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Quebec regulators open hearing on TMX takeover plan

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A Canadian consortium's proposed takeover of TMX Group (X-T), operator of the country's largest exchanges, will make capital markets more efficient and better able to compete on the world stage, supporters of the $3.8-billion deal said on Thursday.

"We believe this transaction will drive important benefits to capital market participants and will enhance Canada's competitiveness on the global stage," said Tom Kloet, TMX's chief executive, said at a regulatory hearing in Montreal.

"It's all about making our marketplace as efficient as we can and also making us a stronger institution to build our global reach as well," he said in defending the plan against criticism that it would stymie competition.

The remarks came as Maple Group - a consortium of 13 banks, pension funds and other financial institutions - sought to persuade the securities regulator in the province of Quebec to approve its proposal. TMX operates the Toronto Stock Exchange, the Montreal Exchange derivatives market, and the TSX Venture exchange for small-capitalization companies.

The proposal would put TMX-owned exchanges plus some clearance and settlement bodies that it runs under the wing of the country's big bank-owned securities dealers, similar to a model used at Deutsche Buorse and some other global exchanges.

That model has raised concerns about the creation of a monopoly and regulators are expected to seek assurances from Maple that the deal will not end up raising costs for clients, or hinder the entry of new competitors.

The two-day regulatory hearing in Montreal will be followed by a similar session December 1-2 in Toronto before the Ontario Securities Commission, Canada's major securities regulator. Two other provinces, Alberta and British Columbia, must also audit the proposal before ruling on it.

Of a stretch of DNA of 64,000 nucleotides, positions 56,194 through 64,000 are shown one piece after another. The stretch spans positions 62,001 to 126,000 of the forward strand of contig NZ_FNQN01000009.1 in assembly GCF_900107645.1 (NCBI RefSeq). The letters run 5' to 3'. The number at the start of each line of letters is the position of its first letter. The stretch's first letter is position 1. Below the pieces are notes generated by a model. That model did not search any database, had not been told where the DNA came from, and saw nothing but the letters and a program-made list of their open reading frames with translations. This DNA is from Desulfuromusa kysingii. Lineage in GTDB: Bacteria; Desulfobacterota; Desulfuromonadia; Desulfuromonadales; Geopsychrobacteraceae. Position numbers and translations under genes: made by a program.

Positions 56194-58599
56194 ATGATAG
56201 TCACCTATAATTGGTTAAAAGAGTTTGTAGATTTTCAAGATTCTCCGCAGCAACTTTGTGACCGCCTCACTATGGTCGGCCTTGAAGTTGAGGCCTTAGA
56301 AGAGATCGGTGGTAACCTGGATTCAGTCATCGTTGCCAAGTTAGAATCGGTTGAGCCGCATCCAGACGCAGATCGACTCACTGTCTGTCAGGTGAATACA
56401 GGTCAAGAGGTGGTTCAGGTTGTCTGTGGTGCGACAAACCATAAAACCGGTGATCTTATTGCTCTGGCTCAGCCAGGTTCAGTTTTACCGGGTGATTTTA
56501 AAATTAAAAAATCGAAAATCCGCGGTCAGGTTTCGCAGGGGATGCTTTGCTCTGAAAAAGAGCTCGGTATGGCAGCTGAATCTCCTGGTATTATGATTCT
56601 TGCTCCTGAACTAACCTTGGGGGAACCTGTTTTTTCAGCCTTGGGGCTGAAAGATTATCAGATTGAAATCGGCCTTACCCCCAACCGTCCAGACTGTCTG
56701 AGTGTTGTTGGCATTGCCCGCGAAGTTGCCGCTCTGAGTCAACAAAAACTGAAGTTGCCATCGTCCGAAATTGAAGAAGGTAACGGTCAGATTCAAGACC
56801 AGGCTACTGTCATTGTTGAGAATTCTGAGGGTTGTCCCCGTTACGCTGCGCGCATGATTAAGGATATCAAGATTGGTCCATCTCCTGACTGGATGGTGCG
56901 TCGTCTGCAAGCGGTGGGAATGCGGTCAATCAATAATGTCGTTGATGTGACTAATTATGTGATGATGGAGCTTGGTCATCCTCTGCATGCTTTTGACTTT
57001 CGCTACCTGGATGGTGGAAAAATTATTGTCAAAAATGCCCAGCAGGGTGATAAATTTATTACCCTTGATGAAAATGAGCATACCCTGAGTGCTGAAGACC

In addition, the deal will have to pass muster with the federal Competition Bureau.

INTERESTS OF RETAIL INVESTORS

Mario Albert, president of the Quebec regulator, Autorite des marches financiers (AMF), said the Montreal hearings would focus on governance of the new company, the risks associated with the vertical integration of exchanges and clearing houses, costs of the new model, and benefits to Montreal as a financial centre.

Speaking before a subdued, half-full public hearing hall, AMF officials said a key concern raised during public consultations was how the interests of retail investors, or the public at large, would be represented on the new board of directors.

Maple Group representative Marie Giguere replied that the board consists of diverse members of the financial community that already comply with rules that take into account the public interest. Going beyond that would be "inappropriate", she said.

AMF was also eager to hear Maple's views on whether financial system risks would grow as a result of its plan for one-stop shopping for trading, clearing, settlement and depository services for a broad array of financial instruments.

Luc Bertrand, chief representative of Maple and CEO of National Bank Financial, said the model would in fact make it easier for regulators to supervise activity across a broader swath of the market and identify risky behavior.

He also said the new, larger market infrastructure would allow the company to reduce costs and make Canada more competitive in a world of increasing exchange consolidation.

The AMF asked if the plan would leave room for new players with alternative trading platforms.

Kloet responded that lower clearing costs and improved liquidity would benefit all market players, not just those associated with the Maple-TMX merger.

"We will have a stronger marketplace overall, which is a key element to allowing competitors to build their market. It provides opportunity for alternatives to come in," he said.

ALPHA, CDS CONCERNS

Maple plans to unite TMX's exchanges with the bank-owned Alpha Group, Canada's biggest alternative exchange, giving it control of more than 80 percent of all stock trading.

Another key concern is Maple's plan to bring into its fold the country's not-for-profit national clearing and settlement shop, the Canadian Depository for Securities.

CDS currently operates under a "cost-recovery" model, meaning any money it generates helps defray costs for users.

Under the Maple deal, the clearing house would become a for-profit entity that could result in higher fees for customers, critics say.

Again, Bertrand pointed to efficiencies gained from a larger operation.

"The integration of the exchange and the clearing service for the full range of derivatives products and titles will enable us to achieve significant efficiencies ... that favor the intensification of economic activity and an increase in international investment in Canada, and will contribute to the stability of Canada's financial system," he said.

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